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ata comments on Confidence levels inside and outside an argument - Less Wrong

129 Post author: Yvain 16 December 2010 03:06AM

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Comment author: ata 16 December 2010 03:26:49AM 27 points [-]

While searching creationist websites for the half-remembered argument I was looking for, I found what may be my new favorite quote: "Mathematicians generally agree that, statistically, any odds beyond 1 in 10 to the 50th have a zero probability of ever happening."

That reminds me of one of my favourites, from a pro-abstinence blog:

When you play with fire, there is a 50/50 chance something will go wrong, and nine times out of ten it does.

Comment author: JGWeissman 16 December 2010 03:50:39AM 21 points [-]

In Terry Pratchett's Discworld series, it is a law of narrative causality that 1 in a million chances work out 9 times out of 10. Some characters once made a difficult thing they were attempting artificially harder, to try to make the probability exactly 1 in a million and invoke this trope.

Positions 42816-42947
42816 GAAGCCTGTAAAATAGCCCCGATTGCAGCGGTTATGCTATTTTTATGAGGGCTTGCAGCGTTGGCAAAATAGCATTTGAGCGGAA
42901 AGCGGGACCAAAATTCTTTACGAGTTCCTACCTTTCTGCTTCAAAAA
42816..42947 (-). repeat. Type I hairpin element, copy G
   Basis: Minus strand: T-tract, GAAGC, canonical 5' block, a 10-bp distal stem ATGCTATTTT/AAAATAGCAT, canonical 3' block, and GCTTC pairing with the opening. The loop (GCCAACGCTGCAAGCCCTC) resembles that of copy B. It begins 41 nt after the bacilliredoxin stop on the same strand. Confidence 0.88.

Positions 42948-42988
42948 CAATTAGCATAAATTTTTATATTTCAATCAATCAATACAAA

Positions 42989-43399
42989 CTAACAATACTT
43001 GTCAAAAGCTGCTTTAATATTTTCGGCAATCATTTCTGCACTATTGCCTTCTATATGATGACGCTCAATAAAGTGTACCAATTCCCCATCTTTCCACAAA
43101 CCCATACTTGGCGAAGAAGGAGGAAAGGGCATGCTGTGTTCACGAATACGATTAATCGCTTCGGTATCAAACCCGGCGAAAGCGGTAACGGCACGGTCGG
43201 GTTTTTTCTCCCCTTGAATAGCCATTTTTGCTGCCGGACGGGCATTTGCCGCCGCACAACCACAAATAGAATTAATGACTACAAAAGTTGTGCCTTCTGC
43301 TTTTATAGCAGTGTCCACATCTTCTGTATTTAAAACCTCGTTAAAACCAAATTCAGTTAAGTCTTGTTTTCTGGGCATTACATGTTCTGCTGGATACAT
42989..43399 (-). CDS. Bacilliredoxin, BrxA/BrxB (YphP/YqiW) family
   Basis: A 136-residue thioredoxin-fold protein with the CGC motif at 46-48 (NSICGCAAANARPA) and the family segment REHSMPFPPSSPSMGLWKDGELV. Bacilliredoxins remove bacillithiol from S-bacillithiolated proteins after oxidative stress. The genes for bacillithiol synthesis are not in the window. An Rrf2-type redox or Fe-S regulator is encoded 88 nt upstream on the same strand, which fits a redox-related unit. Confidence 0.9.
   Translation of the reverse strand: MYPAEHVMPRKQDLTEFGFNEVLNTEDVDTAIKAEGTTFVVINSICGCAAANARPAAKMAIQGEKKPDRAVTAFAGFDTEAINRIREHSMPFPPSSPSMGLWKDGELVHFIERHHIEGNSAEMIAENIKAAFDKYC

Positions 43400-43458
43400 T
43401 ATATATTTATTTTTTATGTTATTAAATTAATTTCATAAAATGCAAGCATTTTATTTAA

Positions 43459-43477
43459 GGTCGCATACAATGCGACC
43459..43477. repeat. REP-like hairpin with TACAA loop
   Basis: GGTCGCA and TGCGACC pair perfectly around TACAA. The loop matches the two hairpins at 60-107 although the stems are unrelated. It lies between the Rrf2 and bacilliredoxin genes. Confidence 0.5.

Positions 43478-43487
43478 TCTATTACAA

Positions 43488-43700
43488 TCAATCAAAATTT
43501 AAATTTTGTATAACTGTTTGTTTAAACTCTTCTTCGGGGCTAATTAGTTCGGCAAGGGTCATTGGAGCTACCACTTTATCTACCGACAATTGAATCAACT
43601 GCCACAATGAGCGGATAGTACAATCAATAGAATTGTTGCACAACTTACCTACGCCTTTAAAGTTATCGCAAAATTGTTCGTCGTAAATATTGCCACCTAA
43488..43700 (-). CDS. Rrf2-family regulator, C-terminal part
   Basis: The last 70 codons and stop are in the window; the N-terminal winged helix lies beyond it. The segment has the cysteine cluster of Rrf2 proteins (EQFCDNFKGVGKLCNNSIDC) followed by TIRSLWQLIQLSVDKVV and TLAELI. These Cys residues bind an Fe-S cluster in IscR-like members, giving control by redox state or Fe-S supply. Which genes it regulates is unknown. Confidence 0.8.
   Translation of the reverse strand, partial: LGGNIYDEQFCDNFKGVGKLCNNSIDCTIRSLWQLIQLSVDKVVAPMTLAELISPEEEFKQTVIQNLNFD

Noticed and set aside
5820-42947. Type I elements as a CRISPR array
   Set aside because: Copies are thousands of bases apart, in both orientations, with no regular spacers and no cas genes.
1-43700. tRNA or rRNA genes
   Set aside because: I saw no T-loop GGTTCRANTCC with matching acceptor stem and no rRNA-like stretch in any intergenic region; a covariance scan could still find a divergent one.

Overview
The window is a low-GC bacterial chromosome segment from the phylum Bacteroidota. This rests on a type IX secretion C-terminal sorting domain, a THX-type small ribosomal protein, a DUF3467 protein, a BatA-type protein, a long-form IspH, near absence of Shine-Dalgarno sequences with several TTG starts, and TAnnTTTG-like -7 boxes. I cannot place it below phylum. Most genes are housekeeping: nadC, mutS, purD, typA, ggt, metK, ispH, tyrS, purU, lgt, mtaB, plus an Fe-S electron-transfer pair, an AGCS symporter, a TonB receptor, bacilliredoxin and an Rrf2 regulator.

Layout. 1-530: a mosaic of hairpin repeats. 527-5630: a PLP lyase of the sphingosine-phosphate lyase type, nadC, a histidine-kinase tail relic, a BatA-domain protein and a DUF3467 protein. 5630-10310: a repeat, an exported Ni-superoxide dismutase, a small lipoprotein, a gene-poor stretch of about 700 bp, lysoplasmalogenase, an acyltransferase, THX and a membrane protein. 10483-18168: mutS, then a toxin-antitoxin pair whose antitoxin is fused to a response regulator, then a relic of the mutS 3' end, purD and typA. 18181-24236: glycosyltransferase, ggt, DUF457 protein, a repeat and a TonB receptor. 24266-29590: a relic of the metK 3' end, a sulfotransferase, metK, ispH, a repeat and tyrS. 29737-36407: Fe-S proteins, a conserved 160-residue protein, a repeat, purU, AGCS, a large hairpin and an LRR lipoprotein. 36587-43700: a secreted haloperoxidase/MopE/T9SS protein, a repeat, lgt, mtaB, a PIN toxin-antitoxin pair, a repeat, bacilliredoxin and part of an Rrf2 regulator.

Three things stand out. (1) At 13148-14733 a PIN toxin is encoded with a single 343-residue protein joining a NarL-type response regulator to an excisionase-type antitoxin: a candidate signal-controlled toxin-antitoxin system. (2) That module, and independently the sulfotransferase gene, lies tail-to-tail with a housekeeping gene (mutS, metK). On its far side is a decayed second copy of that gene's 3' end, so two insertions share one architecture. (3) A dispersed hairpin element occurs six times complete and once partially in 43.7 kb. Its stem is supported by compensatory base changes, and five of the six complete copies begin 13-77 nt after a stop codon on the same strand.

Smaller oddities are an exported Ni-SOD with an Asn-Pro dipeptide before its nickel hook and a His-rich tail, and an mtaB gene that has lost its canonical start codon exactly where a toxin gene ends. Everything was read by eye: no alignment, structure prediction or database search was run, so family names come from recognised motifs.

Comment author: ata 16 December 2010 04:06:00AM 1 point [-]

That's pretty awesome. (He's already on my list of authors to read if I ever acquire an attention span sufficient for novels.)

Comment author: handoflixue 16 December 2010 08:36:54PM 2 points [-]

It's worth pointing out that two of his books (Hogfather and Color of Magic) have been made in to movies. I'm not sure how hard they are to find, but I know NetFlix has at least one of them. I've only seen Hogfather, but I thought it was a pretty good adaptation of the book :)

Comment author: Unnamed 17 December 2010 12:15:32AM 0 points [-]

Pratchett is near the top of my to-read list, but I don't know which book(s) to start with. Color of Magic was the first in the series, but it doesn't seem like the kind of series that needs to be read in order. Mort, Hogfather, Wee Free Men, and Witches Abroad have all been mentioned favorably on LW, so maybe one of those? Recommendations?

Comment author: TobyBartels 17 December 2010 01:08:53AM 2 points [-]

I started with Color of Magic, but didn't really get into it much. It was fine writing, but nothing very special. Then I read some later works and realised that he got much better. As there's no reason to read them in order (as you say), this means that you probably shouldn't!